There are mild amusements to be found in Pixels. Nostalgia oozes from every cinematic pore, as director Chris Columbus weaves these videogame relics into a modern landscape. Unfortunately, rather than fully committing to his elegant premise, Columbus gets bogged down in unconvincing character development. It’s easier to believe a ginormous Pac-Man will chomp New York City than Kevin James will ever be President of the United States! Sandler fans and little kids might enjoy this rollcall of ‘80s game icons, but everyone else should just rent Ghostbusters instead.
Pixels is a love letter to old school gamers. The original nerds who spent way too much time (and money) at the local video arcade when they should have been cutting class and sneaking cigarettes, instead. Like any self-respecting clique, these gamers had their own de facto leaders. In this particular case, it was Sam Brenner (Adam Sandler), Eddie “The Fire Blaster” Plant (Peter Dinklage), and Ludlow Lamonsoff (Josh Gad). Each competes at the 1982 World Videogame Championship, with Eddie besting Sam in a spirited game of Donkey Kong to take the title.
For reasons too difficult to fathom beyond the blank page of a desperate screenwriter, footage from the Championship was strapped to an interstellar probe and shot into space. Aliens, understandably mystified by our playtime rituals, take these games as a literal declaration of war. Now they’re heading back to modern Earth, and only the antiquated expertise of the 40-something Sam, Eddie and Ludlow can save us from annihilation.
If this sounds like the outlandish speculative premise of a YouTube video, that’s only because it is. Conceived by Patrick Jean for his 2010 Internet short film, it was only a matter of time before Hollywood saw the potential of combining nostalgia and expensive special effects. It’s a solid idea on paper; Ghostbusters with aliens instead of ghosts. The only problem is that Chis Columbus lacks the absurdist genius of Ivan Reitman, and Adam Sandler can’t hold Bill Murray’s jockstrap.
Both caveats combine to crush the promise of Pixels. Columbus fails to create a relatable story about misfit heroes, while Sandler’s mean-spirited brand of ironic detachment is too cold for such a lighthearted affair. It’s a shame, too, as the Videogame Championship sequence beautifully establishes the history of these hapless lunkheads. Sam is the savant who always chokes under pressure, Eddie is the style-over-substance rock star who cuts corners at every opportunity, and Ludlow is the eccentric dreamer who lusts over his pixelated princess, Lady Lisa (Ashley Benson). And Kevin James is their friend.
Unfortunately, Sandler’s go-to screenwriter, Tim Herlihy (who co-wrote with Timothy Dowling), feels the need to cram political intrigue, a baffling romance with Michelle Monaghan, and a bellyful of Q*bert into the story. It feels like Herlihy is operating from a checklist. “Sandler love interest: Check. Fat sidekick: Done. Marketing tie-in: Cheez Balls!” What should have been a fast-paced action yarn becomes a garbled mess of sub-plots and demographic pandering. Patrick Jean’s delightful premise didn’t stand a chance in the hands of Happy Madison’s moneymaking machine.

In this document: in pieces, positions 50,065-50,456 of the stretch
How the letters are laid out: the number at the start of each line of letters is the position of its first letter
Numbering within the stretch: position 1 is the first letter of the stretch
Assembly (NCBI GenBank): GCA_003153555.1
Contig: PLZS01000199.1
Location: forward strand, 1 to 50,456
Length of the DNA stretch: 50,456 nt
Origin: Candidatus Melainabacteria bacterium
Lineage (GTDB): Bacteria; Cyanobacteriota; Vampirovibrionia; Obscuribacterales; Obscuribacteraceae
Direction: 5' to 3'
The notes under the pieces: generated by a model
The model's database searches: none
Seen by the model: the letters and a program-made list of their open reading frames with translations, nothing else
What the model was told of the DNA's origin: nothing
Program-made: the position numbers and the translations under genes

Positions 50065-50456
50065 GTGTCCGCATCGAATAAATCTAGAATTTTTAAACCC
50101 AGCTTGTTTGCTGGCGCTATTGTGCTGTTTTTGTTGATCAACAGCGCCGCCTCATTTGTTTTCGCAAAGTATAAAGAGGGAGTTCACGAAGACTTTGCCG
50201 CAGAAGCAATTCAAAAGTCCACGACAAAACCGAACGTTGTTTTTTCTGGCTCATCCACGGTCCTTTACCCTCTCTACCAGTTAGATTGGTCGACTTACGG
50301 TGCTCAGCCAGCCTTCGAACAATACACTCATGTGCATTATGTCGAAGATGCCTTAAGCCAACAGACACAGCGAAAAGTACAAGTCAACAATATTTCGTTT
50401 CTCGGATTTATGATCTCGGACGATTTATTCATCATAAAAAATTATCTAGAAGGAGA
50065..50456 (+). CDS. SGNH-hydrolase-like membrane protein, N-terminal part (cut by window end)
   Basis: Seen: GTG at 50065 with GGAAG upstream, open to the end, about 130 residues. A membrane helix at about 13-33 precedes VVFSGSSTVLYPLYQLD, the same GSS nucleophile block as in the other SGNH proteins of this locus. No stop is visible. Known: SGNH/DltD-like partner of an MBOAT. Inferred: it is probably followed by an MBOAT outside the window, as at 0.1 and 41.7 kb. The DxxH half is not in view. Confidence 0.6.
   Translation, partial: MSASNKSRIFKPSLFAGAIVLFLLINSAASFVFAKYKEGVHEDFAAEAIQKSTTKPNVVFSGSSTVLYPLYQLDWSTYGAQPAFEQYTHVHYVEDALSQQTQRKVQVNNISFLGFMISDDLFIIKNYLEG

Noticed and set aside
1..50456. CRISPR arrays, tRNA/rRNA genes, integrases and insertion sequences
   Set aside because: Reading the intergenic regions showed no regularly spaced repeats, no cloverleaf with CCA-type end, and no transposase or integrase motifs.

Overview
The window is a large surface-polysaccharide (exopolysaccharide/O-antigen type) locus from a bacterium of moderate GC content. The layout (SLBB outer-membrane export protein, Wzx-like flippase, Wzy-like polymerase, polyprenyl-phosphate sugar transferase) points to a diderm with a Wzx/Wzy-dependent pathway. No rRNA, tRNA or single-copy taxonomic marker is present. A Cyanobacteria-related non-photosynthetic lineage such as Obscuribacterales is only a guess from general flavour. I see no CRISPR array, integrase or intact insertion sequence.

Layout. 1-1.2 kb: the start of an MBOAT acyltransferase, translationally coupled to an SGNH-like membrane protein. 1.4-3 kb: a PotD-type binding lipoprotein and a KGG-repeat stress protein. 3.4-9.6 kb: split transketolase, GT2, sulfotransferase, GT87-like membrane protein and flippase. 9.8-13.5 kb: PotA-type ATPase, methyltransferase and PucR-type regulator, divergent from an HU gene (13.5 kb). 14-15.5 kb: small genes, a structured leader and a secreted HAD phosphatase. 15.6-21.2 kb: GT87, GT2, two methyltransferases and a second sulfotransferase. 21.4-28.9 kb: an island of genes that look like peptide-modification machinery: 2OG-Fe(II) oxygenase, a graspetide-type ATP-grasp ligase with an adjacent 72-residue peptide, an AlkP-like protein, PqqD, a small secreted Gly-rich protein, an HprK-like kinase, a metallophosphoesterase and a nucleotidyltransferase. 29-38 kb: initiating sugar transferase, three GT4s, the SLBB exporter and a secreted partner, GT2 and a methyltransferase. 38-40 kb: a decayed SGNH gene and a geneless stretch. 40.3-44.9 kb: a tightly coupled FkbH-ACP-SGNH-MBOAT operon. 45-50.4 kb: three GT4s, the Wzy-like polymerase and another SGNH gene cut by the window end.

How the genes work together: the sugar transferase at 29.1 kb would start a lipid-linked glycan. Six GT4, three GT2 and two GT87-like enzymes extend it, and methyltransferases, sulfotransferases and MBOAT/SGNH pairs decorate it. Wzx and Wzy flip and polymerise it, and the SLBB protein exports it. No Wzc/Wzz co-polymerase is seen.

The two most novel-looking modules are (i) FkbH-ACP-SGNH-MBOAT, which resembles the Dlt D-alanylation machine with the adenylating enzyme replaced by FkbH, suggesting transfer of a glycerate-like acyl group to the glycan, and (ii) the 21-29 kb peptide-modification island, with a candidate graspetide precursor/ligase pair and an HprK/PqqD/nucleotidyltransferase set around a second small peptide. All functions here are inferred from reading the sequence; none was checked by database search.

This checklist mentality permeates the action sequences, as well. Instead of capitalizing on the possibilities of ancient videogame characters interacting with modern landscapes, the filmmakers are content to let their creations simply run amok in an orgy of mindless destruction. It’s neither creative nor interesting. The only exception, an ingenious use of Tetris to destroy buildings, is a brief glimpse into what Pixels might have been with a little more attention to detail and little less focus on the bottom line.
Columbus’ direction, along with the editing of Peck Prior and Hughes Winborne, don’t help matters. Columbus, best known for his Home Alone films and contributions to the Harry Potter franchise, struggles to find a rhythm with this material. We wait and wait for the action to start, only to endure endlessly-labored character development when the action is over. The editing, too, is baffling at times. The alien’s first attack on Earth is haphazardly interspersed with Sandler’s ‘meet cute’ with Monaghan. What little romantic chemistry these two can muster is quickly undermined by loud bursts of action. It’s almost as though the editors were bored by this love affair (and who can blame them), so they threw in a little action to keep themselves awake.
The cast seems equally mystified by what’s happening. Monaghan is all business in the thankless love-interest role, while Brian Cox chews up the scenery like Pac-Man eating little blue pills. Josh Gad steals every scene as the conspiracy nut who loves him some “Dojo Quest,” and Dinklage becomes the embodiment of real-life videogame villain, Billy Mitchell. Both performances are pitch-perfect for this premise, which makes Sandler’s screen presence even more jarring. He lacks the self-effacing charm of a Venkman-type commentator, infusing each sarcastic barb with a tinge of ugliness. No one can fault him for his shtick—it clearly works—it just doesn’t work here. And Kevin James continues to be a comedic black hole from which laughter cannot escape.
While it may be fun to watch these cherished videogame characters grace the screen, it takes more than namechecking the classics to make a good movie. Pixels looks acceptable and younger audiences will be entertained by the kinetic visuals and splashy colors, but it’s all instantly forgettable. Something was definitely lost in translation from premise to screen. It’s like expecting an Atari console and all you get is an E.T. cartridge.